Apprentice To Airborne

Back to Home

About Dunestone

Contact the Author


Click here to buy this book at Amazon.

Click here to buy the Kindle version


 This paperback is now available at


Beginning at Beachley Technical School near Chepstow, where the Severn River divides England from Wales, these memoirs follow the teen-aged apprentice in training to the soldier and Royal Engineer experiencing the Dunkirk evacuation, and then into action as a paratrooper on D-Day. Various records were transcribed and edited by Peter Dunstan, in particular his father's letters to home, his assorted scrapbook recollections, and a few short digital files that he left behind on a single floppy disk as he strove to master new computer technology in his final years.

Up until his death in 2004, Harry Ivor Dunstan kept his army issued silk map and four pages of hurriedly hand-written notes that he carried with him in Normandy as he detailed the events firsthand. It is from this personal and direct perspective that readers will find themselves drawn into the atmosphere and events of those critical years, when Europe descended into the turmoil of war.

Non- Fiction - History / World War Two

* * * * * * *


Harry Ivor Dunstan was born in 1920 in Camborne, Cornwall, England, which along with the twin town of Redruth was once center of a very prosperous tin-mining industry. The family farmhouse in which Harry grew up was surrounded by old mineshafts, and the farm was called ‘Tolcarne’, literally meaning ‘the hole in the hill’. Harry attended Redruth Grammar School before being sent to the army Technical School at Beachley, Chepstow, from 1935 until 1938. His WW2 service years as described in this book spanned from 1939 to mid 1945.

At the end of the War in Europe, 1st and 6th Airborne paratroops were part of Operation Doomsday, the liberation of Nazi-occupied Norway in 1945, facilitating the enemy surrender and clearing the ground of hazards such as mines. Harry was among the Royal Engineers engaged in this task. The 6th Airborne Division also became involved in tense peacekeeping duties in Israel. The British military directive (from 1945-48) was to prevent bloodshed between Arabs and zealous adherents to the newly emerging Jewish State, to police the area without becoming embroiled in counter-violence. In 1945, Harry was briefly involved in this general mandate, and even personally sent in pursuit of an escaped Arab murderer across the desert near Beersheba. Chasing the fugitive by jeep, he eventually shot the fleeing man in the leg in order to bring him back to Jerusalem, to face his tribe, his Sheik, and justice.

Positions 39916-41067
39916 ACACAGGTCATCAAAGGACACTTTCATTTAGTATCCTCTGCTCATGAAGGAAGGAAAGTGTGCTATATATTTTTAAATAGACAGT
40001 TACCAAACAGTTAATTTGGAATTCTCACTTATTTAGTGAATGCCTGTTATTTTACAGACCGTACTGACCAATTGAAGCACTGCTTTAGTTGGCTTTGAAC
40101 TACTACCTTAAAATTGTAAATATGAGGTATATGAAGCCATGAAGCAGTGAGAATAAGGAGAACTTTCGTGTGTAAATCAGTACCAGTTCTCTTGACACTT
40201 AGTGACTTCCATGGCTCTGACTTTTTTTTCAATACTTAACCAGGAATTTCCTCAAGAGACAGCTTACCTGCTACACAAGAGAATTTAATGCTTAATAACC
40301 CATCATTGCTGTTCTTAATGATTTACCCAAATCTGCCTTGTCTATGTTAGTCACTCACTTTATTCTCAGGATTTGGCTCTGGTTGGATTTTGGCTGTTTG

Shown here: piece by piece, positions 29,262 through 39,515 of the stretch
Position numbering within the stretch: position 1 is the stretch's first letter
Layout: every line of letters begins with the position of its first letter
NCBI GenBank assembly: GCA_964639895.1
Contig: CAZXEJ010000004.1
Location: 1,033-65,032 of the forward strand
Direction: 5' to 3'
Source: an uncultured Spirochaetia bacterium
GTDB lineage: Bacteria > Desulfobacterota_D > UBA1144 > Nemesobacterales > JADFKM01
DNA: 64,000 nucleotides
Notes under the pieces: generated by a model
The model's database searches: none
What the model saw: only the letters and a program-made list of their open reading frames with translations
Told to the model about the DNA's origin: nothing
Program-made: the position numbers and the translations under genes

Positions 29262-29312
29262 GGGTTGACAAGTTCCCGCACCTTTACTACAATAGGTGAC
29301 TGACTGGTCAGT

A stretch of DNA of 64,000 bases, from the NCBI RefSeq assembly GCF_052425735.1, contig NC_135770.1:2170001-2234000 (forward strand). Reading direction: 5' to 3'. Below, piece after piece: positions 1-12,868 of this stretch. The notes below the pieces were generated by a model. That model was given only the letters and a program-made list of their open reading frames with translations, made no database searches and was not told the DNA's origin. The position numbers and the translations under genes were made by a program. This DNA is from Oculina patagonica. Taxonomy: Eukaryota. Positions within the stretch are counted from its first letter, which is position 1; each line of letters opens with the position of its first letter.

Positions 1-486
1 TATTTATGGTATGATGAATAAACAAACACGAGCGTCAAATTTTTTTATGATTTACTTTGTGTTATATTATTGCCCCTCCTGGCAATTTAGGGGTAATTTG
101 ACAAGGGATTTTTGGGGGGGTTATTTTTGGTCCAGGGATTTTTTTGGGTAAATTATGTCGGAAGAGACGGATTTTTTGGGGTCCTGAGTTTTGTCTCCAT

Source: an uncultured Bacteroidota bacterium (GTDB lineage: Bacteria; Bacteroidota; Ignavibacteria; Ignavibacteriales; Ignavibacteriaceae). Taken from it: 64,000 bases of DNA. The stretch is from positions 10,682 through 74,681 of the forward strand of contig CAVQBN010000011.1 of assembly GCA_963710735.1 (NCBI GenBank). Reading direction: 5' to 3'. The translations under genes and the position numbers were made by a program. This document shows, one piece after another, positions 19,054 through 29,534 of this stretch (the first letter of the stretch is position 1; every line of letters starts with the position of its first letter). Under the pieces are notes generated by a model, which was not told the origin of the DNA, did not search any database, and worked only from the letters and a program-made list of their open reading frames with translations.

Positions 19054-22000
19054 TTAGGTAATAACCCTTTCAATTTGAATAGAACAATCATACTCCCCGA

Upon returning to civilian life, Harry studied at the world-renowned Camborne School of Mines, from 1946-49, and qualified as a mining engineer, the only graduate to score 100% in all 12 rigorous subjects. For this he was awarded a short scholarship to study ore production in the gold mines at Timmins, Ontario, in Canada. On his return to England, he applied to the government (as was required after the war for people with skills considered to be of national value) for permission to work with the company of John Taylor & Sons in Kolar Gold Fields, a small township in southern India that was then the country’s main producer of gold. He worked there as supervisor of an underground mine (2 miles deep!) from 1949-1955.

As political change and nationalization of the mines became imminent in India, Harry returned to England. For 2 years he worked with English China Clays, in Cornwall, as an area mine manager, before he was selected in 1957 to be a mines superintendent for Alcan (Aluminum of Canada) in Jamaica. After almost 12 years in the West Indies, he again returned to Cornwall and to ECC in 1968, where he worked in the overseas department, newly created for the exploration of all forms of calcium carbonate similar to kaolin (china clay).

This took him to investigate potential ores in Australia (clay), South Africa (clay), Italy (marble), Brazil (clay), Greece (magnesite), Belgium (chalk) and once again to northern France (chalk), where he came across trenches that he had dug long ago in WW2, and met people in farmhouses that remembered him as a soldier.

He retired from ECC in 1980, in the small Cornish coastal village of Mevagissey. He had many hobbies before and after retirement, and was an accomplished artist in oils, watercolors, and pastels. A craftsman in metallurgy and woodwork, his great love was sailboats. In Jamaica he undertook the construction of two yachts, 30 and 32 feet long, and finally in Cornwall a 38-foot ketch. These he built single-handed, from keel construction to steam bending the ribs, converting bus diesel engines for seawater service, and sewing sails on a vintage foot-treadle Singer machine salvaged from a town dump in Belgium where he was looking for mine ores.

Harry passed away in 2004, after exactly 60 years of marriage to his wife Margie, whom he met and married during WW2. They now both rest in Trewinney Cemetery at the top of School Hill in Mevagissey, Cornwall.

* * * * * * *


Operation Dynamo, Operation Overlord, Operation Tonga, Operation Neptune, Operation Deadstick, RAF Blakehill Farm, Pegasus Bridge, Horsa Bridge, Varaville, Robehomme, Bures, Troarn, Bavent, Breville, Le Mesnil, Ecarde, Caen Canal, River Orne, River Dives, Ranville Cemetery, Boulogne, Calais, Corbie, Lille, Honfleur, Arromanches, Mulberry 'B', Chatham, Aldershot, Perham Down.

6th Airborne Division, 3rd Parachute Brigade, 3rd Parachute Squadron RE, 1st Canadian Parachute Battalion, 8th Parachute Battalion, 9th Parachute Battalion.

General Richard "Windy" Gale, Brigadier Stanley James "Speedy" Hill, Major John "Rosie" Roseveare, Captain T. R. Juckes, Lieutenant John Shave, Lieutenant Tony Wade, Lieutenant Andrew Lack, Sergeant Sidney Shrubsole, Sergeant Poole, Sergeant Docherty, Corporal H. Rowbotham.